Women’s spin on business

WESTPAC’s launch in 2000 of a division aimed specifically at women was made in recognition of both women’s growing role in business, and the special requirements women had of banks.

Overseeing the new division, Women’s Markets, in 2002 is Amanda Ellis, who has written a book that mirrors some of the aims of the division – taking career planning and advice for today’s workforce and giving it a female spin.

Ms Ellis will visit Perth next week as part of a promotional tour for the book, Women’s Business Women’s Wealth, which sets out ways for women to have it all – a successful career, financial freedom and time for family and friends.

Businesswomen represent a lucrative market. Two out of three women are either self-employed or working for an employer, but they have different financial and workplace needs than their male counterparts.

With that in mind, Women’s Business Women’s Wealth highlights what is important for working women in an easy-to-read format that contains businesswomen’s success stories and even contains quizzes on issues such as core career values and financial management.

The book outlines today’s job statistics – we average eight career changes and three redundancies during our working lives, it says.

Career management has become essential but, according to Ms Ellis, women’s role as nurturers can make it harder for them to manage their careers. She uses the term ‘Me Incorporated’ to identify the focus women need in the business world.

“Women tend to put others before themselves so it becomes harder for them to manage their own careers,” Ms Ellis said.

“Women are also less self-confident than men. Research found that 90 per cent of women need to feel confident they can do the job before they apply for it, compared with 40 per cent of men.”

As an economist Ms Ellis understands the importance of financial planning and dedicates several sections of the book to money matters. From the onset she makes it clear that women need to be smart about money.

“Despite the sometimes conflicting cultural messages we get, being financially independent is non-negotiable these days; only one in 10 women will be taken care of financially through out her life,” the book says.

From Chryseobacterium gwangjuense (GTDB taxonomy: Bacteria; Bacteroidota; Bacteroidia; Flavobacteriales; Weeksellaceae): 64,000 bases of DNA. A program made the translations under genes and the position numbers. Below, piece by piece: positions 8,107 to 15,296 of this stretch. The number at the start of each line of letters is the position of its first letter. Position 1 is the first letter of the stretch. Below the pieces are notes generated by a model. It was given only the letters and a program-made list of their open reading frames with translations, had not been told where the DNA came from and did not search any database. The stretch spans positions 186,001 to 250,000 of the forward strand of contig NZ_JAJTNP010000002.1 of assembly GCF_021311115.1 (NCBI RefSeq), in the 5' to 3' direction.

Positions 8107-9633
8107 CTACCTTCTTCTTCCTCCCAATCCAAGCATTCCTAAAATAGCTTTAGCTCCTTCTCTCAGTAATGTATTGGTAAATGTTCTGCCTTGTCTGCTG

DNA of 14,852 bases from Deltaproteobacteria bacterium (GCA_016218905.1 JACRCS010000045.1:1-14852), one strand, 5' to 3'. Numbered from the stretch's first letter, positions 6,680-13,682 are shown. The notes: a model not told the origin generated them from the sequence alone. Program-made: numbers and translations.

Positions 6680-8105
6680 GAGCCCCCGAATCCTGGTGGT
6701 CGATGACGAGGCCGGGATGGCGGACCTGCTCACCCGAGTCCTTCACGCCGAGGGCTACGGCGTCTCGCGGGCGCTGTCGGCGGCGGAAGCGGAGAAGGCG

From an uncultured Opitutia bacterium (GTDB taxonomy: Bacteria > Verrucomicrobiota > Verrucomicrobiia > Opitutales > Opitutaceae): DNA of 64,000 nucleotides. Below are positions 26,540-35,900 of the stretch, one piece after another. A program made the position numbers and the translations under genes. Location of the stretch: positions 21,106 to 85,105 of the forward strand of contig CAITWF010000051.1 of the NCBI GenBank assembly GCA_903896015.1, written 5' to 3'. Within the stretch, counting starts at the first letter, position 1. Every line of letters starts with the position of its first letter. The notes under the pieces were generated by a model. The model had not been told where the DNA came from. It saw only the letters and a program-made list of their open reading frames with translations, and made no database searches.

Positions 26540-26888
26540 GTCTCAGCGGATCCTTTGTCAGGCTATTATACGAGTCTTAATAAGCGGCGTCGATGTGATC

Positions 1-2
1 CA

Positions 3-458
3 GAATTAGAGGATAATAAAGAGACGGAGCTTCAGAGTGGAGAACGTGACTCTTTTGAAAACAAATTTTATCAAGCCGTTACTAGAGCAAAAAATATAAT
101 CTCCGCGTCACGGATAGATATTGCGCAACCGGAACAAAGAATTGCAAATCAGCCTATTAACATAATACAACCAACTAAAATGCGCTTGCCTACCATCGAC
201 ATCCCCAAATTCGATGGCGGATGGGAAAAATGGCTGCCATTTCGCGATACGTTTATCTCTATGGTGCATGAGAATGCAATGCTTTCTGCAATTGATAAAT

“On a practical level, women need to be planning a lot earlier in their working lives.

“On average, women only work 20 years compared to 38 for men and we’re only earning 84 per cent of the male dollar.”

Ms Ellis said factors such as unpaid maternity leave meant women needed to consider their finances so that their money worked for them while they took time out of the workforce.

Women also needed to develop a better sense of political acumen to get ahead in the new corporate landscape, she told WA Business News.

“You need to be very politically aware and understand how the pieces of the puzzle fit together,” Ms Ellis said.

“You’re not just looking at your own skills set but looking at what is happening in the economy and what that means in relation to your industry.

“It’s about becoming more aware and strategic about promoting yourself.”

This book also has a firm focus on women in business. There are dozens of stories from women around the country that act as sounding boards for Ms Ellis’s theories on goal setting, establishing a business, achieving success, coping with redundancy, planning for the future, growing a business, and getting money in order. They provide a fascinating insight on their own but also form part of Ms Ellis’s goal for this book to become a reference point for working women.


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